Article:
I love applause, but agreeable nods and "mmhmm!"s and finger snaps do more for me than any amount of clapping hands could ever. It's so marvelous to read a piece, speak a valuable line, and hear the audience relate to that. What an indescribable feeling to hear that note of solidarity while you are up there wondering if the audience thinks you suck.
For a first feature I received some feedback that was incredibly uplifting coming from people I didn't even know, which, despite my adoration for those closest to me, means the most. I always feel loved ones are obligated to tell you something was great, that you did a wonderful job, but strangers approaching you to say their work spoke to them, made them cry, hit them where it hurt, those are the comments I will never forget.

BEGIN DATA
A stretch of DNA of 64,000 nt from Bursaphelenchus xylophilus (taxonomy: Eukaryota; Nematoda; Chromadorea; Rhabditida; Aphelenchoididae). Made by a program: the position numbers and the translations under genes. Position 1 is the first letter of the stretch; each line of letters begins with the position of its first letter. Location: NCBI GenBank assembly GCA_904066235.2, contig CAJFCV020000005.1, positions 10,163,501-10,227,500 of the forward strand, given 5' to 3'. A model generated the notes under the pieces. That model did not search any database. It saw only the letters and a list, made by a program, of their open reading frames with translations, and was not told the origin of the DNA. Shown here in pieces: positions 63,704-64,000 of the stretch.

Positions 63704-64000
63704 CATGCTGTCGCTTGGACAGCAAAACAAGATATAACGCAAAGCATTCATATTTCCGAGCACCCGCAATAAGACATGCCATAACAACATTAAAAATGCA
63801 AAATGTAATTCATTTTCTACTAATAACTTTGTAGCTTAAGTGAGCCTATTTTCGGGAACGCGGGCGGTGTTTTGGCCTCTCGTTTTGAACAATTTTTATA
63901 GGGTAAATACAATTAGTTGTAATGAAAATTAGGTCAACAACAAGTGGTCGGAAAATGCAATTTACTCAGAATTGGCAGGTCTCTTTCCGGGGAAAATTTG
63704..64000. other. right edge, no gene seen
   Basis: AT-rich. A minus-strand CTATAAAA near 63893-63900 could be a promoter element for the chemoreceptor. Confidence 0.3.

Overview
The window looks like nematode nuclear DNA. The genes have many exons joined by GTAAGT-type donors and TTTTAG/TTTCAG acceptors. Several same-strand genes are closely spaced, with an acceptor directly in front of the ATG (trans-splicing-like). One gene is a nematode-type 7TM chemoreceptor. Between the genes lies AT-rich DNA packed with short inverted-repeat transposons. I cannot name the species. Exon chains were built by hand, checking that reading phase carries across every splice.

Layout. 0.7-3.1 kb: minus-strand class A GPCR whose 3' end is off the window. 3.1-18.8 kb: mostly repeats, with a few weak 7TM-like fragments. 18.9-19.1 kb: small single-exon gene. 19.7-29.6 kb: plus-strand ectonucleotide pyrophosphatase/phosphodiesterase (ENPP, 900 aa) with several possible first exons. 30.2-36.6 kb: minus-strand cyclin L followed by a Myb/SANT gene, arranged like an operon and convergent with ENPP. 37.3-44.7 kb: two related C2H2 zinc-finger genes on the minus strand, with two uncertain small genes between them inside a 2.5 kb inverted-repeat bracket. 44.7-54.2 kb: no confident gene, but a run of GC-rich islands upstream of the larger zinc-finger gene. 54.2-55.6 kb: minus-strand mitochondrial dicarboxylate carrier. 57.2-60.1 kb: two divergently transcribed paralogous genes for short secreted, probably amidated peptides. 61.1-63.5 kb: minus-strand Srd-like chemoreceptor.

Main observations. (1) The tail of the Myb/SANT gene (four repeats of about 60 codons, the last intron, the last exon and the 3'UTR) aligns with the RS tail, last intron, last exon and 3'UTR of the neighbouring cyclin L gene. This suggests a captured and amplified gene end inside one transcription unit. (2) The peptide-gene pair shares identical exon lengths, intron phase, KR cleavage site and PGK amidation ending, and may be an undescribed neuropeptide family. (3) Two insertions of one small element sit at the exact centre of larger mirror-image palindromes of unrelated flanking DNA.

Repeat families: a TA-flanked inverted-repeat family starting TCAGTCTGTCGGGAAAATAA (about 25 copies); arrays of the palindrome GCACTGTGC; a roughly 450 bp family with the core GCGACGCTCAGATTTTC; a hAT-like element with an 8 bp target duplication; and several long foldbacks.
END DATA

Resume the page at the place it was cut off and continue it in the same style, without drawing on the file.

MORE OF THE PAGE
On Tuesday evening I was lucky enough to attend a read-around-the-garden Open Mic at Sachem Library held by the lovely Chris Nicola. To sit in a circle in the grass with amazing human beings and read our pieces in a round table format really felt great. Opening my ears and my heart to so much beauty and pain and a plethora of important notes, funny topics and vulnerability carried my spirit in such a way that I wish everybody could experience. This informal reading allowed me to visit some old work to share- and having a sea of familiar faces that I adore was marvelous.
I do my best to remind myself that open-mics are practice, not performances, they don't need to be perfect, polished or even finished. I try to share dusty pieces that have been sitting on the shelf, works that need to be revised, stuff I just wrote the night before, and not beat myself up over sloppy tumbles from my lips because most people at an open are here to grow, and it isn't a competition.